After 'The Storybook Wolf' was so publicly discredited, what does it mean for wildlife photography?


After the Natural History Museum confirmed the image ‘The Storybook Wolf‘ was being disqualified after an internal investigation, the photographer José Luis Rodríguez has ‘strongly denied’ the accusations that the animal was a tame, trained actor. Lengthy investigations by the Wildlife Photography department of the museum as well as advice from trained professionals and via questioning of the photographer has resulted in the removal.

According to the rules of the 2010 competition ‘Pictures of animal models or any other animals being exploited for profit may not be entered.’ making it absolutely clear that, in the case of Mr Rodríguez’s image, there would be no room for argument.

Acclaimed photographer Andy Rouse, in an interview with Amateur Photographer (which can be found here), explained ‘To get this close, to get the lighting so perfect and the timing so exquisite was just incredible and I was slightly in awe of the photographer.’ Taking such an elusive subject in nigh-on perfect lighting and in motion while maintaining a stunning level of sharpness and contrast raised the question of whether the animal was trained, or baited. In following a set path the photographer could place the setup in an agreed area, then simply wait for the animal to pass. In his original statement relating to the image Mr Rodríguez stated “I wanted to capture a photo in which you would see a wolf in an act of hunting – or predation – but without blood,” he told BBC News. “I didn’t want a cruel image.” which indicates how much consideration had gone into the form and content of the shot. By no means is this a damning indication of the photographer’s guilt, but it certainly shows how much thought had predated the photo being taken.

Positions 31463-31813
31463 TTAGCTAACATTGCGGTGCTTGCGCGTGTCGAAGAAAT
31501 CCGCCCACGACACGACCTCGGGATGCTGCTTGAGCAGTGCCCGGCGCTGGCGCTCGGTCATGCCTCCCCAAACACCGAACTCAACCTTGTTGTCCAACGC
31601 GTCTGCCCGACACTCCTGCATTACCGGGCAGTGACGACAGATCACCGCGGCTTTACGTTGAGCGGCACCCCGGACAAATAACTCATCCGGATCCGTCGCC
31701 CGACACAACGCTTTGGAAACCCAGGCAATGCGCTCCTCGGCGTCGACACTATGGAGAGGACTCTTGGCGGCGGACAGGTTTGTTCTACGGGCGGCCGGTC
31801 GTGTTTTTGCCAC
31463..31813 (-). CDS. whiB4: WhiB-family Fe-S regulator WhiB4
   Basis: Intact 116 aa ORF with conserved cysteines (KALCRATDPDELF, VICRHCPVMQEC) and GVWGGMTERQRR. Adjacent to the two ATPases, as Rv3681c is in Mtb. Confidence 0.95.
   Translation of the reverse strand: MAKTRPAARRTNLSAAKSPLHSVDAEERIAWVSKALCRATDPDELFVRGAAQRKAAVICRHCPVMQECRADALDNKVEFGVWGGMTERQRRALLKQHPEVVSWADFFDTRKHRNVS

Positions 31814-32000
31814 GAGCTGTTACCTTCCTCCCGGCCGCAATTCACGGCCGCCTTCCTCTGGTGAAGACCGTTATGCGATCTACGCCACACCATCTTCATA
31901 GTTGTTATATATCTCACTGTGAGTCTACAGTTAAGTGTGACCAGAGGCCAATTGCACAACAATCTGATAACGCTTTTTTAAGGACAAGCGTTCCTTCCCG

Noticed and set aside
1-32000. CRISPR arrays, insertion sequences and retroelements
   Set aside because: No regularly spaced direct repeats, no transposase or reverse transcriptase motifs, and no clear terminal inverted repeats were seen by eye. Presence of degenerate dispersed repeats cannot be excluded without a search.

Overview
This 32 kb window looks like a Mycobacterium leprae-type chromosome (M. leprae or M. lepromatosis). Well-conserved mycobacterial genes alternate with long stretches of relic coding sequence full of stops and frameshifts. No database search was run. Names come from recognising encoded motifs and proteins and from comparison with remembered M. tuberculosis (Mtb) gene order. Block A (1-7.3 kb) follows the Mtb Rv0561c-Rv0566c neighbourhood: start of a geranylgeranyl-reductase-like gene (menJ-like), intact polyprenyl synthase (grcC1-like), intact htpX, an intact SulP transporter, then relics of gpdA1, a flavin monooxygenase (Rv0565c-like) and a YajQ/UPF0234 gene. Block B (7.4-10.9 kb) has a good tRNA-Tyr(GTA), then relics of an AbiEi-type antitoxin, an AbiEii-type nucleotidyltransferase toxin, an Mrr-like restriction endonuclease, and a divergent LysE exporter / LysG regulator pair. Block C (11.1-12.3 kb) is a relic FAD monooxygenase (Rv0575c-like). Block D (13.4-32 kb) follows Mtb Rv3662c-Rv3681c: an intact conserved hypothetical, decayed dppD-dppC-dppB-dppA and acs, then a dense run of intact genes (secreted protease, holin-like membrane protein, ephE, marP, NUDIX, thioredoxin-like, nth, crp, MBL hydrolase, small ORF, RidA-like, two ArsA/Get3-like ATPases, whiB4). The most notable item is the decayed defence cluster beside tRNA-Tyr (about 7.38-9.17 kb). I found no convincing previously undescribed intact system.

Amateur Photographer forum member Huw Evans seems to perfectly capture the mood of a number of photographers by stating ‘For myself, I do recall feeling a distinct sense of unease when I first saw the picture – but that had nothing to do with whether the wolf was captive or not. As a matter of fact I didn’t even know this competition made such a distinction until this story surfaced. Rather, my unease was just a personal frustration with the fact that so often these great wildlife shots evidently take weeks or even months of careful planning and preparation, and would be well-nigh impossible for most of us mere mortals to achieve. I’m much more comfortable when I see great shots that practically anyone could have taken, with a reasonable amount of effort and skill.’

Many of us have been continually frustrated by our efforts to capture subjects that rarely follow a set path or become close enough to shoot a decent image, so the fact that ‘The Storybook Wolf’ has been so publicly discredited creates a number of questions over the validity of numerous images. Baiting and utilizing tame animals is by no means a new practice in wildlife photography, nor is it likely to end anytime soon. But the likelihood is any image deemed ‘too good’ could easily face the same scrutiny, whether entered into a competition or not.

I, for one, was mesmerized by the image, not purely from a technical standpoint but also due to the obvious effort the photographer had taken to create such a perfect result. Each viewing now conjures up an almost film set-like setting, with trailers and a far off voice shouting ‘action’ rather than a dedicated photographer in the field battling the elements. Perhaps this is exaggerated by the swirl of controversy and an amount of my own envy, but wildlife photography will certainly need to take note and respond to prevent further questions being raised.